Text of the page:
This article was originally published on Psymposia.
I recently wrote an article for Newsweek describing how an LSD trip helped me become a happier person and quit smoking. This decision to ‘come out’ of the psychedelic closet, so to speak, was a difficult one that I’ve struggled with ever since I started experimenting with psychedelics. I’m a lawyer, and even though I’m not currently practicing, my membership in the bar gives me the kind of career and financial security that most people struggle for.
So why put this at risk? Why was it important to me to share my experience?
My case is one of extremes. When I founded the Psychedelic Society of Brooklyn in the spring of 2015, I couldn’t have been further IN the closet. Not only did I refuse to acknowledge my psychedelic history in public, I wouldn’t even acknowledge it in private at my group’s meetings! What’s more, I all but prohibited my own members from talking about their personal experiences when we were together. In part, this was because I wanted my group to be more than just a trip-sharing forum. But I was also concerned that the mere mention of illegal conduct would implicate me somehow. So what changed?
What explains the evolution from my overly cautious behaviour where I wasn’t just in the closet myself, but trying to keep others in there with me, to admitting to having used LSD in a mainstream magazine?
Just as with gay rights, the psychedelic movement requires person-to-person advocacy. This can take the form of education, of explaining these substances from a cultural, historical, or scientific perspective. But in my opinion, the most effective way to change someone’s mind, or at least get them to reconsider their original position, isn’t through intellectual discourse; it’s through emotional connection. And this requires that we share our personal experiences.
‘Coming out’ forces others to reconcile their rhetoric and ideology with the very real human being standing in front of them. To take an example from the gay rights movement, remember when Republican Senator Rob Portman of Ohio reversed his position on gay marriage after his son admitted to being gay? Indeed, it’s far more difficult for a father to think gays are pathological sinners when his son, someone he knows doesn’t fit that description, comes out of the closet. And much the same process can happen with psychedelics. Psychedelic users are considered societal pariahs, a vestige of the 1960s hippie generation. So when an educated, responsible, and productive member of society shares his personal experience, it paints a completely different picture that causes the rest of us to reconsider the conventional wisdom.
But when I started the group last summer, I didn’t really get this. I told myself that my strengths were advocacy and public policy, that my spiel about the injustice of prohibition would be plenty persuasive, and that I could effectively write about psychedelics without acknowledging my own personal use. As time went on, however, my thinking gradually changed because, while I stayed in the closet, many people both inside and outside of the group shared their stories with me. And the more that did, and did so compellingly, the more I realised how uncompelling my own justifications were for staying silent.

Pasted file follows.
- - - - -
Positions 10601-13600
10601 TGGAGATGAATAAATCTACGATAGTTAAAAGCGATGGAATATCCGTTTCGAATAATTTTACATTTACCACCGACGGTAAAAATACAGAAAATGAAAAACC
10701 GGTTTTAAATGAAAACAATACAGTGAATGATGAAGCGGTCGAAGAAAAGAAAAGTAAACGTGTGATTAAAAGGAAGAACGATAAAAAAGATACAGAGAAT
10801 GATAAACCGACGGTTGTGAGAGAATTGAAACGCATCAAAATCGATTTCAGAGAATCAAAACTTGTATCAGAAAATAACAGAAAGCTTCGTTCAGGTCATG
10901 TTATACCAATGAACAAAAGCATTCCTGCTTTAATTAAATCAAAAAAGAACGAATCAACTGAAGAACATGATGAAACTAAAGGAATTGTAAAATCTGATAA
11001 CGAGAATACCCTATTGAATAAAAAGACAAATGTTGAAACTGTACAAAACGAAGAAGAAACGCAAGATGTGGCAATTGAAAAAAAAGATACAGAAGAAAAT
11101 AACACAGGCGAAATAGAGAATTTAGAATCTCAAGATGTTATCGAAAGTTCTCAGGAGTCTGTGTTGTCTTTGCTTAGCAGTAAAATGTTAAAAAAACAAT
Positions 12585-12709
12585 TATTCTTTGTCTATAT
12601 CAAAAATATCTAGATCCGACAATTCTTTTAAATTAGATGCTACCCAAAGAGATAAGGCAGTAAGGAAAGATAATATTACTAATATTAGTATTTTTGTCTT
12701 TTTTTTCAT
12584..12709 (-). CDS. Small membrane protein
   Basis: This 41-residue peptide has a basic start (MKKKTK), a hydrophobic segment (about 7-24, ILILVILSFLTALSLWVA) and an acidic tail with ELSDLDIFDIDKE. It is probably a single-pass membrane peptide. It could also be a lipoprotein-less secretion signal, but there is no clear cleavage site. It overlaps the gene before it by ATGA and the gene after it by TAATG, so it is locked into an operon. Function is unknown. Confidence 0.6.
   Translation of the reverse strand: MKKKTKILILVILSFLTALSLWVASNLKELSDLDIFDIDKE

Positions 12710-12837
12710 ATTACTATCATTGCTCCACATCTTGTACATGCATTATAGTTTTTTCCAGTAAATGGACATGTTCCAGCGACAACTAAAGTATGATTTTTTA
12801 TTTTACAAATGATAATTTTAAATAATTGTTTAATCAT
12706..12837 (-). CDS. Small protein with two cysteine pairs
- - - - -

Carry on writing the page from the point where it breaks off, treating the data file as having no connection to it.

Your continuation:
Indeed, not only was coming out the most effective way to advocate for psychedelics, but my own life experience was particularly compelling. In some ways, my personal story directly contradicts the prevailing notion of the psychedelic user that has persisted for decades.
I majored in physics at Princeton. I’m a lawyer who graduated from Georgetown Law. I clerked for a Federal Judge. I held an important job working on statewide public policy in Ohio. And, of course, I had a positive, life-changing trip on LSD. If society was going to continue characterising the people who’ve used these drugs as do-nothings and dropouts, then I could stand up and call bullshit.
And so I did. I finally understood that, given my unique circumstances, I had a real opportunity to speak out about this very important issue. But to do so I had to come out publicly.
I’ve always considered myself a person of integrity, someone who speaks out when other people won’t, and I think my decision to write the Newsweek article is consistent with those qualities. But that’s not the end of this story.
My case isn’t just a triumph of courage over playing it safe. I benefited from coming out. I got to write about my experience for a prestigious mainstream magazine, and I’ve also been given the opportunity to write an article for this one. But more importantly, I have to acknowledge that my decision is as much a function of my privilege as it is of my courage.
A relative of mine is fond of saying, “There’s principle and principal, and you should care much more about the latter.” What he means, of course, is that money matters more than your convictions. And even though I’ve always ignored his advice and prided myself as a person of principle, it’s clear that my principal is, in part, what gives me the freedom to be principled. I know deep down that if the worst happened, I have a large support network that would help me.
So what’s my final message? Coming out of the psychedelic closet is a terrific way to speak truth to power and advocate for an important cause. If you have the courage or the privilege, you should consider joining me on the other side. Or just lend your support to the conversation with the newly launched campaign #PsychedelicsBecause. We need your voice and those of many others to help undo the damage done by decades of propaganda.